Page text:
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Dickinson, A.; Bruyns-Haylett, M.; Smith, R.; Jones, M.; Milne, E. (2016)
Publisher: American Psychological Association
Languages: English
Types: Article
Subjects:

Classified by OpenAIRE into

mesheuropmc: eye diseases, tissues, hemic and immune systems, animal diseases, endocrine system
While perception is recognized as being atypical in individuals with autism spectrum conditions (ASC), the underlying mechanisms for such atypicality are unclear. Here we test the hypothesis that individuals with ASC will show enhanced orientation discrimination compared with neurotypical observers. This prediction is based both on anecdotal report of superior discriminatory skills in ASC and also on evidence in the auditory domain that some individuals with ASC have superior pitch discrimination. In order to establish whether atypical perception might be mediated by an imbalance in the ratio of neural excitation and inhibition (E:I ratio), we also measured peak gamma frequency, which provides an indication of neural inhibition levels. Using a rigorous thresholding method, we found that orientation discrimination thresholds for obliquely oriented stimuli were significantly lower in participants with ASC. Using EEG to measure the visually induced gamma band response, we also found that peak gamma frequency was higher in participants with ASC, relative to a well-matched control group. These novel results suggest that neural inhibition may be increased in the occipital cortex of individuals with ASC. Implications for existing theories of an imbalance in the E:I ratio of ASC are discussed.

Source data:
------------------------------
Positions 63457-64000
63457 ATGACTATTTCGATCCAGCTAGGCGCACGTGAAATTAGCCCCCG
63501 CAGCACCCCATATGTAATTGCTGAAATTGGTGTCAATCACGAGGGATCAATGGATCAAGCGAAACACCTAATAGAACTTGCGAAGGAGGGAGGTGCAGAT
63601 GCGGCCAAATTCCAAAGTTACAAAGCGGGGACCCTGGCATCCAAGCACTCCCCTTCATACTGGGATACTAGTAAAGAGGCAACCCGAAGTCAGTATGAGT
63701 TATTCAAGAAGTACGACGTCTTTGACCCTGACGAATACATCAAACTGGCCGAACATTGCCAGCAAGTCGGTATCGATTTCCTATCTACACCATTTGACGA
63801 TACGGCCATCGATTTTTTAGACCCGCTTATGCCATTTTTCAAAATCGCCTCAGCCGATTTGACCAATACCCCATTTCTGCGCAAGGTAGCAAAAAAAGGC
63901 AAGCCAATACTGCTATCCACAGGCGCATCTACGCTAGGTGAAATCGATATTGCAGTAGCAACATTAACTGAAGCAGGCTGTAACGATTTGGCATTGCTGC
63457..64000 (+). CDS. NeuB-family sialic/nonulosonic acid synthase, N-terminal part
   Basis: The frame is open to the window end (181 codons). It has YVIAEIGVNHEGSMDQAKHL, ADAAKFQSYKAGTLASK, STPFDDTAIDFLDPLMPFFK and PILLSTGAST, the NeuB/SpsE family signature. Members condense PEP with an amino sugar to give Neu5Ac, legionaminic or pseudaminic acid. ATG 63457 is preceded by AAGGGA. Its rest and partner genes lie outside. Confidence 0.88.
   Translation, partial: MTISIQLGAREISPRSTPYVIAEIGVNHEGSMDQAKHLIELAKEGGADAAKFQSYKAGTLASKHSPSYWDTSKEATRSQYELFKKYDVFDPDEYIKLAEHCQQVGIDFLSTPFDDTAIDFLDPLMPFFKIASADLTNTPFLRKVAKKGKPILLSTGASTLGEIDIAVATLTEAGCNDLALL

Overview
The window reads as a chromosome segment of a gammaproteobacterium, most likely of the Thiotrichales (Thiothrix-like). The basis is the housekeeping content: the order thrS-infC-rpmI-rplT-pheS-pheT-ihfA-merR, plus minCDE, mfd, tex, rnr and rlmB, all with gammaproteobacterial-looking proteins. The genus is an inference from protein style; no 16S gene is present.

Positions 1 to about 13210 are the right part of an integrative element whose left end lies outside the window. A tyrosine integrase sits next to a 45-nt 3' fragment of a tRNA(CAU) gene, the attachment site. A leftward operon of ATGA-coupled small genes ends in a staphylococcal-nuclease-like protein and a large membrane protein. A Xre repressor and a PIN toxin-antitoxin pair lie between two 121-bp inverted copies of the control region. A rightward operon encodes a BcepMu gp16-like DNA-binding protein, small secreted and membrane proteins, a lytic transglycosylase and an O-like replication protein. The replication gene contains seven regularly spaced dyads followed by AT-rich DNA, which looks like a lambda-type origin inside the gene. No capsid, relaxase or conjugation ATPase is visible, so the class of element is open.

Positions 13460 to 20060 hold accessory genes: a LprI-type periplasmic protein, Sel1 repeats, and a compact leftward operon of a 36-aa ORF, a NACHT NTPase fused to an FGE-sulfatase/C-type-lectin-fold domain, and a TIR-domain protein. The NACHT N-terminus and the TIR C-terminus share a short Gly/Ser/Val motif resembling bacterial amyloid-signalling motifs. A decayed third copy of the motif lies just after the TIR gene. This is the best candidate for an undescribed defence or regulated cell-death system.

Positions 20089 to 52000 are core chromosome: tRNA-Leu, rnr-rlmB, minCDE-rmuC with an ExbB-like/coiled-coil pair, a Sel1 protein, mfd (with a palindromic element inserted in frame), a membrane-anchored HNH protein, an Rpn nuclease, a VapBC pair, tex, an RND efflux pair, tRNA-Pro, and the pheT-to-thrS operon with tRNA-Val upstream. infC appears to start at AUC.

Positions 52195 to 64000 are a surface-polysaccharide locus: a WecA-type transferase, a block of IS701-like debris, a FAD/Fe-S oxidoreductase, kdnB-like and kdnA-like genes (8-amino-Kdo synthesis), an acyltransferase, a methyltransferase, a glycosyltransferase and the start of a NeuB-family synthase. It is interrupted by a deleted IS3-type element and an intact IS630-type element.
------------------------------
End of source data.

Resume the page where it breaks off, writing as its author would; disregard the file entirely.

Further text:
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    • 1. Department of Psychology, University of Sheffield, Western Bank, Sheffield, S10 2TP, UK. 2. School of Systems Engineering, University of Reading, Whiteknights, Reading, RG6 6AY, UK. 3. Sheffield Adult Autism and Neurodevelopmental Service, Michael Carlisle Centre, 75 Osborne Road, Sheffield, S11 9BF, UK.
    • Hurlbert, A., Loveridge, C., Ling, Y., Kourkoulou, A., & Leekam, S. (2011). Color discrimination and preference in autism spectrum disorder. Journal of Vision, 11(11), 429- 429.
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